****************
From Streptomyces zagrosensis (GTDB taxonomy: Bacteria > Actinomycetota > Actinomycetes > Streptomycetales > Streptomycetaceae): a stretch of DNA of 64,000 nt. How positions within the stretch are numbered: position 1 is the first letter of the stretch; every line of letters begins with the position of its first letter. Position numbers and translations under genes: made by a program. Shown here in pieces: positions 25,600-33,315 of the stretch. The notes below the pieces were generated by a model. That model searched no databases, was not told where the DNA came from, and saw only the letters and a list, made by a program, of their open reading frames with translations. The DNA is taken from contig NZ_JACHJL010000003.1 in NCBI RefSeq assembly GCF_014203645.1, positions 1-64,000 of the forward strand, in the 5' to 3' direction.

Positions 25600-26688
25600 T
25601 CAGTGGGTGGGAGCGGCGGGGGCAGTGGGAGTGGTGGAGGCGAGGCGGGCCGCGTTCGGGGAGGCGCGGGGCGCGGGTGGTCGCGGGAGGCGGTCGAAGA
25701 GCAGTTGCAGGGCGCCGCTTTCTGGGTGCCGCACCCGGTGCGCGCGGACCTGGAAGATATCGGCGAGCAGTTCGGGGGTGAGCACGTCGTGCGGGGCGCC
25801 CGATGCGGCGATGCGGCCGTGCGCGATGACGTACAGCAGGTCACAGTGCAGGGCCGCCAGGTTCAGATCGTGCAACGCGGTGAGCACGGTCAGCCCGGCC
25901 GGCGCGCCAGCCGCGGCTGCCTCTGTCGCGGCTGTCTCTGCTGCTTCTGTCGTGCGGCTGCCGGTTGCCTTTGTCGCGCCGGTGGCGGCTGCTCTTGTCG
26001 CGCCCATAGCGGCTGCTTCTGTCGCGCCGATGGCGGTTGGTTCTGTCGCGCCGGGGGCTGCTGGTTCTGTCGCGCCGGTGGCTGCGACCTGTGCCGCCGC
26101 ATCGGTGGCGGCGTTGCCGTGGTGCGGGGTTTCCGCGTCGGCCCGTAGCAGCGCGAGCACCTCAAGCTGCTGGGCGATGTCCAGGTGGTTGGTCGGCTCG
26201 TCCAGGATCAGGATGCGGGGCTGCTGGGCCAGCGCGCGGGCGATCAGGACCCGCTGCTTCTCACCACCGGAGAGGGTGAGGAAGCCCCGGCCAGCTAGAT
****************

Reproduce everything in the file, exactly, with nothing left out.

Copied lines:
From Streptomyces zagrosensis (GTDB taxonomy: Bacteria > Actinomycetota > Actinomycetes > Streptomycetales > Streptomycetaceae): a stretch of DNA of 64,000 nt. How positions within the stretch are numbered: position 1 is the first letter of the stretch; every line of letters begins with the position of its first letter. Position numbers and translations under genes: made by a program. Shown here in pieces: positions 25,600-33,315 of the stretch. The notes below the pieces were generated by a model. That model searched no databases, was not told where the DNA came from, and saw only the letters and a list, made by a program, of their open reading frames with translations. The DNA is taken from contig NZ_JACHJL010000003.1 in NCBI RefSeq assembly GCF_014203645.1, positions 1-64,000 of the forward strand, in the 5' to 3' direction.

Positions 25600-26688
25600 T
25601 CAGTGGGTGGGAGCGGCGGGGGCAGTGGGAGTGGTGGAGGCGAGGCGGGCCGCGTTCGGGGAGGCGCGGGGCGCGGGTGGTCGCGGGAGGCGGTCGAAGA
25701 GCAGTTGCAGGGCGCCGCTTTCTGGGTGCCGCACCCGGTGCGCGCGGACCTGGAAGATATCGGCGAGCAGTTCGGGGGTGAGCACGTCGTGCGGGGCGCC
25801 CGATGCGGCGATGCGGCCGTGCGCGATGACGTACAGCAGGTCACAGTGCAGGGCCGCCAGGTTCAGATCGTGCAACGCGGTGAGCACGGTCAGCCCGGCC
25901 GGCGCGCCAGCCGCGGCTGCCTCTGTCGCGGCTGTCTCTGCTGCTTCTGTCGTGCGGCTGCCGGTTGCCTTTGTCGCGCCGGTGGCGGCTGCTCTTGTCG
26001 CGCCCATAGCGGCTGCTTCTGTCGCGCCGATGGCGGTTGGTTCTGTCGCGCCGGGGGCTGCTGGTTCTGTCGCGCCGGTGGCTGCGACCTGTGCCGCCGC
26101 ATCGGTGGCGGCGTTGCCGTGGTGCGGGGTTTCCGCGTCGGCCCGTAGCAGCGCGAGCACCTCAAGCTGCTGGGCGATGTCCAGGTGGTTGGTCGGCTCG
26201 TCCAGGATCAGGATGCGGGGCTGCTGGGCCAGCGCGCGGGCGATCAGGACCCGCTGCTTCTCACCACCGGAGAGGGTGAGGAAGCCCCGGCCAGCTAGAT